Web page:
See full article at Hitfix »

New Music: 3 Must-buy Albums Of The Week

New Music: 3 Must-buy Albums Of The Week
From Miley Cyrus' highly anticipated Bangerz album release to David Bowie's new music, check out what's new in music this week!

1. Miley Cyrus-'Bangerz' (RCA Records)

Tabloid regular and queen of "twerk" Miley Cyrus is gearing up to release her highly anticipated fourth studio album, Bangerz. In the weeks leading up to its release, Cyrus received much criticism for her antics, let alone for her stripped-down video, Wrecking Ball. The music video currently holds a Vevo record, being the fastest music video ever to reach certified status, with over 100 million views in just 6 days. In an effort to shed her former squeaky clean Disney-tween image, Cyrus has gone to the extreme to bare everything, literally.

Bangerz pulls out all the stops with a jam packed group of A-list producers including Mike Will, Pharrell, Future, and . Pop legend, and no stranger to headlines, Miss Britney Spears joins her on the track, Ms, with Cyrus
See full article at Entertainment Tonight »

Radio 66.6 - Weekly Music News: July 30th, 2013

We're back with another installment of Radio 66.6! This week features the latest news, music, videos and tour dates from the likes of Alice Cooper, Korn, Killswitch Engage, The Devil Wears Prada, DevilDriver, Asking Alexandria, Trivium, Andrew W.K., Cattle Decapitation and more.

Don't touch that dial!


Korn will release The Paradigm Shift - their eleventh album and first with original guitarist Brian "Head" Welch in a decade - on October 1st on Prospect Park.

Scar the Martyr's self-titled debut album will be released on October 1st via Roadrunner Records. The band features Slipknot drummer Joey Jordison.

Killswitch Engage drummer Justin Foley recently broke his collarbone in a bicycle accident. Jordan Mancino of As I Lay Dying will be filling in on the band's international tour dates, while Foley is expected to recover in time for their North American tour.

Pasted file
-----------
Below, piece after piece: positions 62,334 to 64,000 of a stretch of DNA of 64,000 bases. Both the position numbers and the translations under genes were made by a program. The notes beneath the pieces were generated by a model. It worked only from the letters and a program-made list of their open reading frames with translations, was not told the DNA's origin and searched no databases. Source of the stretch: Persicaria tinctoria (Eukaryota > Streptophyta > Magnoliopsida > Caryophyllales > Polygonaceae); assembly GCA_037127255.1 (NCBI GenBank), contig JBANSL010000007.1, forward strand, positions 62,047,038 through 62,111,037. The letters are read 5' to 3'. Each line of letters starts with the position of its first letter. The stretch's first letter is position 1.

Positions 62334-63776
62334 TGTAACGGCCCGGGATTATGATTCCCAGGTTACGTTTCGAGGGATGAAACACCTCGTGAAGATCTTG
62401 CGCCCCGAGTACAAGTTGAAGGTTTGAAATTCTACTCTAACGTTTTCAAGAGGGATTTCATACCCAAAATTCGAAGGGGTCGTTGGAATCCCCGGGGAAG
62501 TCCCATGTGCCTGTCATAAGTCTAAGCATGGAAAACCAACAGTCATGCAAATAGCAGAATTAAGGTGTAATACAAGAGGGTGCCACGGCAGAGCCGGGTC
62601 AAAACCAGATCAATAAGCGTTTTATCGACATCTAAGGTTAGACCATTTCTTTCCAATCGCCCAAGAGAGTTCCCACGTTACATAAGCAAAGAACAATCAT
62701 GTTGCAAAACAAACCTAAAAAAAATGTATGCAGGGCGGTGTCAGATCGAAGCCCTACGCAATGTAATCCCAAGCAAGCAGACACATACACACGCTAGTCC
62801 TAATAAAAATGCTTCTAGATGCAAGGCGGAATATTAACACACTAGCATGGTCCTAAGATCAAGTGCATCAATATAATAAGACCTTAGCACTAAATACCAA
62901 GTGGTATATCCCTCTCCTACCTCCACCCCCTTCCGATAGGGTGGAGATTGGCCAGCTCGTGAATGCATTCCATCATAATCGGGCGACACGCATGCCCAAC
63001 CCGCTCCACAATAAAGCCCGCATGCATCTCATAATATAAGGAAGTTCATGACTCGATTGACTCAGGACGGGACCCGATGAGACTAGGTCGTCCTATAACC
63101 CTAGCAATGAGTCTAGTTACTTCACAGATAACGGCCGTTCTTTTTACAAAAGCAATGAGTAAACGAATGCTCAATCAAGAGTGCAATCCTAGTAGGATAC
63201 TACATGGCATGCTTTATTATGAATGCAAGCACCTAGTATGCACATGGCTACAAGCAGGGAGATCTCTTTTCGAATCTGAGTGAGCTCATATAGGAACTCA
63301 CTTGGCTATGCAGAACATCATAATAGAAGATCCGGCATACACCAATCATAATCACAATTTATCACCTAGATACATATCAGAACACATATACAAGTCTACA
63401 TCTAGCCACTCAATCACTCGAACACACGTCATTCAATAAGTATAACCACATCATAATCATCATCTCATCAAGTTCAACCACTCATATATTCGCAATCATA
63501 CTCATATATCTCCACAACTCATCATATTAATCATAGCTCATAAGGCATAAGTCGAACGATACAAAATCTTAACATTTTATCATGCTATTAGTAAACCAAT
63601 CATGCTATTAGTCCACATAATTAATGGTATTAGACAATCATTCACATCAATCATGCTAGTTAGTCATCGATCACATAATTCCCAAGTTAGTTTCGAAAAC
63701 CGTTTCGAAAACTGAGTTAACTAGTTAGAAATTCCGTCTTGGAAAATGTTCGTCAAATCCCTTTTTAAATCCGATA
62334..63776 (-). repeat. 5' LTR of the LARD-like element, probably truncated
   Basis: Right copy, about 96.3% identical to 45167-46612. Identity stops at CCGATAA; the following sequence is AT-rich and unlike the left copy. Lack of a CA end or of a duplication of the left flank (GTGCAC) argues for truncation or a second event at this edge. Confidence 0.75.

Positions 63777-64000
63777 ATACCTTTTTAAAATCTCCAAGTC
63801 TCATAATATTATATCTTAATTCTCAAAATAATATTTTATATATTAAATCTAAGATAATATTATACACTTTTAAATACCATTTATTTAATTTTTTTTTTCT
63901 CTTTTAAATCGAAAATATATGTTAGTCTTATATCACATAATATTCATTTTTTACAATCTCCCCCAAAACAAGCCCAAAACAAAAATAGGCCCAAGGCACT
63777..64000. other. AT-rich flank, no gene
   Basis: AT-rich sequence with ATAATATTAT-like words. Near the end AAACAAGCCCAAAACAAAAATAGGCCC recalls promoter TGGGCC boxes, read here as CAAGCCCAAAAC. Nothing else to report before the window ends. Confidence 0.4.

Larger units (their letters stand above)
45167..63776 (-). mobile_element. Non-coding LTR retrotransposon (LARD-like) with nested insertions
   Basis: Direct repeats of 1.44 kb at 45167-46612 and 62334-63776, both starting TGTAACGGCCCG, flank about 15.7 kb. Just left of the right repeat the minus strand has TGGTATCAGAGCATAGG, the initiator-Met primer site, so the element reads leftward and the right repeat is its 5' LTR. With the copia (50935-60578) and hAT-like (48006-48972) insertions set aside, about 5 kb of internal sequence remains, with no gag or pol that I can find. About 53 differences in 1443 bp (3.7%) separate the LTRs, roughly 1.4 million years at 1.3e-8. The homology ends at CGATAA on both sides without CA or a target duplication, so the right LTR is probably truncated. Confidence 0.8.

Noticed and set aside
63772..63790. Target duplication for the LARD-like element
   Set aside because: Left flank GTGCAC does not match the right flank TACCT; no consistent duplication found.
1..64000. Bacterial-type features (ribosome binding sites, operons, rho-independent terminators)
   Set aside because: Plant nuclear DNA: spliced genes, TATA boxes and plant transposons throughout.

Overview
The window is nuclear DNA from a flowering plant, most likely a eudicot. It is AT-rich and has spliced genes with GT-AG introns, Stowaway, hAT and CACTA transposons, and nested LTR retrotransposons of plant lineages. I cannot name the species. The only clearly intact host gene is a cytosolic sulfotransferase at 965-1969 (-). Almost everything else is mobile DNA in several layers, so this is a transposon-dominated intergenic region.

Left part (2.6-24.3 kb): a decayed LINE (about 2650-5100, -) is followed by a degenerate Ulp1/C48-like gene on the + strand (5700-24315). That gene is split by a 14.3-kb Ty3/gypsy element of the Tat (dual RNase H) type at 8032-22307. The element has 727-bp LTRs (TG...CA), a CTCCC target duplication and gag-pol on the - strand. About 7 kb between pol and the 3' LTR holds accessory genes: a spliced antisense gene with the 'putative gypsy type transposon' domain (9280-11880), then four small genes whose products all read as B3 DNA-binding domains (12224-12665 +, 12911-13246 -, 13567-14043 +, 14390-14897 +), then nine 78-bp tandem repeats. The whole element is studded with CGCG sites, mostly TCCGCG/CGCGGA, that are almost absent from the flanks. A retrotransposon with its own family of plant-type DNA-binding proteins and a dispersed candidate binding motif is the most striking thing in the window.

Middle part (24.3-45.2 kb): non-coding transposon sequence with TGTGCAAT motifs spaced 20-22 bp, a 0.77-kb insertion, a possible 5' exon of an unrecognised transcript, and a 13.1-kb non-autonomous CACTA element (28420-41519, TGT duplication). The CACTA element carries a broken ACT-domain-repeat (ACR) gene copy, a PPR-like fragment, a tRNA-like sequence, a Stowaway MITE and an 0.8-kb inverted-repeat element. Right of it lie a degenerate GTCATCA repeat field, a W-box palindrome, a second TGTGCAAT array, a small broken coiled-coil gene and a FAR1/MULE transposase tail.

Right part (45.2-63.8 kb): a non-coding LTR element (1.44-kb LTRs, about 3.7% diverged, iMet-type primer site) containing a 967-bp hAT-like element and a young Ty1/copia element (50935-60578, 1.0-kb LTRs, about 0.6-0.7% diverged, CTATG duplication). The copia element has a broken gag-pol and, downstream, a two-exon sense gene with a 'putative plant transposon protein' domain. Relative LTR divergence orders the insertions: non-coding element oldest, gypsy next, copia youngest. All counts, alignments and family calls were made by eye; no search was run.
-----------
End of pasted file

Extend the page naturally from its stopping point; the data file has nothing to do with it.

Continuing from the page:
The Devil Wears Prada will release 8:18 on September 17th via Roadrunner Records.
See full article at Dread Central »

Korn Releases New Album Art & Track List For The Paradigm Shift

In an exclusive with Revolver Magazine, Korn released the cover art and track list for their new album “The Paradigm Shift,” which will be released Oct. 1.

The Paradigm Shift” is the band’s first album with co-founding guitarist Brian “Head” Welch since 2003′s “Take a Look in the Mirror,” and it serves as the follow-up to the band’s 2011 dubstep/metal hybrid album, “The Path of Totality,” which debuted Top 10 on the Billboard Top 200 chart and was named Revolver Magazine’s “Album of the Year.”

Welch left the band in early 2005 to deal with addiction and follow a path dedicated to Christianity. He has since released solo albums and worked with his band Love & Death. He played with Korn for hit single “Blind” at the Carolina Rebellion show in May 2012 and joined them for a tour in May 2013. It was announced on May 2 that Welch had officially rejoined the band
See full article at Obsessed with Film »

Metal Rockers Korn -- Growing Corn While Recording Album

  • TMZ
Korn has been hard at work the past few months using their indoor hydroponics setup to grow a few pounds ... of Corn!!!Turns out the guys got real health conscious while recording their new album "The Paradigm Shift" -- and bought a micro-indoor farm to grow corn and other vegetables inside of the studio so they wouldn't have to buy from a store (photo below). "Tps" will be a historic album when it's released in
See full article at TMZ »

Korn’s new album promises a ‘Paradigm Shift’

  • Hitfix
Korn’s new album promises a ‘Paradigm Shift’
Korn has titled their next album something quite expectant: “The Paradigm Shift” (Prospect Park) will be out on Oct. 1, making it their 11th studio album. The rock band welcomes the return of guitarist Brian “Head” Welch, who left the group eight years ago to get sober. Frontman Jonathan Davis also did a stint in rehab after the rockers’ last “The Path of Totality." On the album’s name, "It's a term encompassing different perspectives. You can view a piece of art from one angle and it takes on a certain image. If you look from another angle, it's a completely different...
See full article at Hitfix »

Korn The Paradigm Shift out October 1

Grammy Award-winning multiplatinum hard rock innovators Korn will unveil their 11th studio album, The Paradigm Shift, in stores and via digital retailers on October 1, 2013 on Prospect Park. The Paradigm Shift marks the emotional return of co-founding guitarist Brian "Head" Welch for his first album with Korn since 2003's Take a Look in the Mirror, and it serves as the follow-up to the band.s 2011 critically acclaimed trend-setting dubstep metal hybrid, The Path of Totality, which debuted Top 10 on the Billboard Top 200 chart and was named Revolver Magazine's "Album of the Year." The Paradigm Shift is also Korn.s first time working with super producer Don Gilmore [Linkin Park.s The Hybrid Theory, etc.] who recorded the album with